(Photo: Reuters / Shannon Stapleton)
Monday night's Republican presidential debate touched on the issue of Muslims in America with Herman Cain having to explain an earlier statement he made that he would not appoint one in his administration.
Cain, who continues to rise in polls, clarified that he said he would not be comfortable having a Muslim in his administration – not that he wouldn’t appoint one.
"You have peaceful Muslims and you have militant Muslims – those that are trying to kill us. And so when I said I wouldn't be comfortable I was thinking about the ones that are trying to kill us," the former Godfather's Pizza CEO said during the first major GOP primary debate in New Hampshire.
He added, "I do not believe in Sharia (Islamic) law in American courts. I believe in American laws in American courts, period."
The issue was raised by Josh McElveen of WMUR News who cited Cain's earlier interview with Think Progress.
Cain, a self-professed Christian, said in March that he would not be comfortable with a Muslim in his cabinet or as a federal judge because "there is this creeping attempt ... to gradually ease Sharia law and the Muslim faith into our government."
"This is what happened in Europe. And little by little, to try and be politically correct, they made this little change, they made this little change."
Before that, Cain admitted that he has little knowledge of Islam. He was asked by Christianity Today magazine about the role of Muslims in American society. While affirming their right to freely practice their religion, Cain said based upon what he does know about the Muslim religion, he believes "they have an objective to convert all infidels or kill them."
"Now, I know that there are some peaceful Muslims who don't go around preaching or practicing that. Well, unfortunately, we can't sit back and tolerate the radical ones simply because we know that there are some of them who don't believe in that aspect of the Muslim religion," he told the magazine.
During the New Hampshire debate on Monday, Cain defended himself when he was accused of singling out Muslims.
He said he would ask "certain questions" to Muslims when interviewing them for a job but maintained, "It's not a litmus test."
"It is simply trying to make sure that we have people committed to the Constitution first in order for them to work effectively in the administration."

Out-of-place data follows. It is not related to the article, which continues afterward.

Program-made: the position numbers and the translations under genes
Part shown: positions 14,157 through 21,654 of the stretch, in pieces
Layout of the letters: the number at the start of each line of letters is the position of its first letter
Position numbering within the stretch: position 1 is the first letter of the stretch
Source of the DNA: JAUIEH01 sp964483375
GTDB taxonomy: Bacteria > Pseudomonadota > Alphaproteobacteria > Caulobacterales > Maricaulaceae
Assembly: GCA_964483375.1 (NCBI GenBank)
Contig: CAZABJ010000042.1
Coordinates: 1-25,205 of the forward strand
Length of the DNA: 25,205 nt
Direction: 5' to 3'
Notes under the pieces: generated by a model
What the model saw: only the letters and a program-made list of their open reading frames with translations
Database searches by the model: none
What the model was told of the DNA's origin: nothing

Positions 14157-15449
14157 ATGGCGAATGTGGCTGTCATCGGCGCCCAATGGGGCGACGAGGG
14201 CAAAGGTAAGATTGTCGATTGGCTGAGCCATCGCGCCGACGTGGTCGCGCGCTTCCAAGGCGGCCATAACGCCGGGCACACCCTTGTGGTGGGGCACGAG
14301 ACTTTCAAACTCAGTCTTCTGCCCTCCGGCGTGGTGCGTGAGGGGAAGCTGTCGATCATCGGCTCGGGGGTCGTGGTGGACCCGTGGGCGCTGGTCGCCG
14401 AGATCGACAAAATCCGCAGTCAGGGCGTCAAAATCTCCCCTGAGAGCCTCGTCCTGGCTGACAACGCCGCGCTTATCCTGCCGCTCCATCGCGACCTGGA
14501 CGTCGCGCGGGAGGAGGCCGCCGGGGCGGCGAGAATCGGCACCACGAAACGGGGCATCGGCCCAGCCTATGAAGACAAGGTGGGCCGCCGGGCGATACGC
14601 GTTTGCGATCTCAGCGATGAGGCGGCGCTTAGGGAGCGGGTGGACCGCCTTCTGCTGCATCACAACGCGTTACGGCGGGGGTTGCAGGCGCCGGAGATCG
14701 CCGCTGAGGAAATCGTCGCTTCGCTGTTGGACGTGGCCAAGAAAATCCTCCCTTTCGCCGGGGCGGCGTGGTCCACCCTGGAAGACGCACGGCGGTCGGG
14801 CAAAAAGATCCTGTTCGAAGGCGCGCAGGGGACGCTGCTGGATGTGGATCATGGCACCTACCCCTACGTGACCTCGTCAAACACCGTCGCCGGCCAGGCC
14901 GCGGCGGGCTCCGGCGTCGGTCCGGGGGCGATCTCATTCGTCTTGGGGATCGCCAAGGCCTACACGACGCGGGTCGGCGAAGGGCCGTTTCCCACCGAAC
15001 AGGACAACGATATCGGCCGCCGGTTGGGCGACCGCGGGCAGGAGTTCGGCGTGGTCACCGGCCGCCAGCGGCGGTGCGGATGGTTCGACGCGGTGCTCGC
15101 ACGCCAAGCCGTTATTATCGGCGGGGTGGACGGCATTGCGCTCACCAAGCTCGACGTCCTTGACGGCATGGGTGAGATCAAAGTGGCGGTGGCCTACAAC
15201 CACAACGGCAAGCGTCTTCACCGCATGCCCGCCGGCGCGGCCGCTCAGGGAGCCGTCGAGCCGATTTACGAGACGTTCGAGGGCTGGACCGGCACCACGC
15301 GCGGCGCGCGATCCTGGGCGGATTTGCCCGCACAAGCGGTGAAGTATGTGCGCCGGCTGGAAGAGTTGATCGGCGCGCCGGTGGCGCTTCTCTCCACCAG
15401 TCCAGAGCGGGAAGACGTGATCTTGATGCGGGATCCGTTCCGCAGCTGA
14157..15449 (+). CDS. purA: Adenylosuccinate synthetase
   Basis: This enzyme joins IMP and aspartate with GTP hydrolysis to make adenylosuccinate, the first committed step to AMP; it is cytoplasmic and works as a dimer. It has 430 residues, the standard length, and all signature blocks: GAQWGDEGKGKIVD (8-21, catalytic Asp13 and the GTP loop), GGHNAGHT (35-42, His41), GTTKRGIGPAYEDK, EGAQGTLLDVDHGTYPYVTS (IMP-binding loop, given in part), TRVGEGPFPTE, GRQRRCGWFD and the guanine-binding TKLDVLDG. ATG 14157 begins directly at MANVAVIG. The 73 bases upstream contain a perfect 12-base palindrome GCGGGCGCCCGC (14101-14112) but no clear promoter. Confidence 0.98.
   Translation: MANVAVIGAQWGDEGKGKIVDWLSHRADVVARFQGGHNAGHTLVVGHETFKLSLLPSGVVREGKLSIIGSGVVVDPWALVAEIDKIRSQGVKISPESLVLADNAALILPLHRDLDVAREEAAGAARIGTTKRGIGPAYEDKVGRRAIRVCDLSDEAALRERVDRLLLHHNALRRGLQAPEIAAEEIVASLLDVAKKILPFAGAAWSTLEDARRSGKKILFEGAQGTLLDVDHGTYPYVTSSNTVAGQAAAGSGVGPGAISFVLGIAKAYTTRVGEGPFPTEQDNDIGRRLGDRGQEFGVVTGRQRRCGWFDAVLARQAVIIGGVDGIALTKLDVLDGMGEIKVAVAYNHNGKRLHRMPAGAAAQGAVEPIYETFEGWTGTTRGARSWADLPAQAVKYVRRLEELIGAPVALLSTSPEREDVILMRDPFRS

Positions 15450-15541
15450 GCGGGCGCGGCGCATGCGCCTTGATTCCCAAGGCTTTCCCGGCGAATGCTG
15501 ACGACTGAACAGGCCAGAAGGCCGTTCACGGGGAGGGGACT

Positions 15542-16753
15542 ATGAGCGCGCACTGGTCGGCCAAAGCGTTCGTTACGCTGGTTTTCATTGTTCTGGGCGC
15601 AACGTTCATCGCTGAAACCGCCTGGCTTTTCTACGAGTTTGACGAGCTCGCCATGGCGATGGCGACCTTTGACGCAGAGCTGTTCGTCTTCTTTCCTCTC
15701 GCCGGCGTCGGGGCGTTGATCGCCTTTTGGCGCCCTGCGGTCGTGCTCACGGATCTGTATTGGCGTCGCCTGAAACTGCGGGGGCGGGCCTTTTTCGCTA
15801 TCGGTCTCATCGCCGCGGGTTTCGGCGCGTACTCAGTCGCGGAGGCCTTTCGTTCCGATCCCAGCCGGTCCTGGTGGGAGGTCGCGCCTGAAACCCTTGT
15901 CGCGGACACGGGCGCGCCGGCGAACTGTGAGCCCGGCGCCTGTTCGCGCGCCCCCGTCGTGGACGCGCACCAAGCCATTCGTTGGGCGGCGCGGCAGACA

Other Republican presidential contenders weighed in on the matter.
Former speaker of the House Newt Gingrich echoed the need for caution.
As an example, he pointed to the Pakistani's plot last year to bomb New York's Times Square.
"The Pakistani who emigrated to the U.S. became a citizen, built a car bomb which luckily failed to go off in Times Square was asked by the federal judge, how could he have done that when he signed – when he swore an oath to the United States. And he looked at the judge and said, 'You’re my enemy. I lied,'" Gingrich recounted for the audience.
"Now, I just want to go out on a limb here. I’m in favor of saying to people, if you’re not prepared to be loyal to the United States, you will not serve in my administration, period," Gingrich asserted.
Though it may sound controversial, he said similar measures of precaution were taken when dealing with the Nazis and with communists.
"And it was controversial both times, and both times we discovered after a while, you know, there are some genuinely bad people who would like to infiltrate our country. And we have got to have the guts to stand up and say no," he contended.
In a more toned down response, former Massachusetts governor Mitt Romney first made it clear that Sharia law will never be applied in U.S. courts.
With regard to his own appointments, he stated, "Obviously, anybody who would come into my administration would be someone who I knew, who I was comfortable with, and who I believed would honor as their highest oath – their oath to defend and protect the Constitution of the United States."
Other candidates who joined the debate on Monday with moderator John King of CNN were: Minnesota Rep. Michele Bachmann, Texas Rep. Ron Paul, former Minnesota Governor Tim Pawlenty and former Pennsylvania Senator Rick Santorum.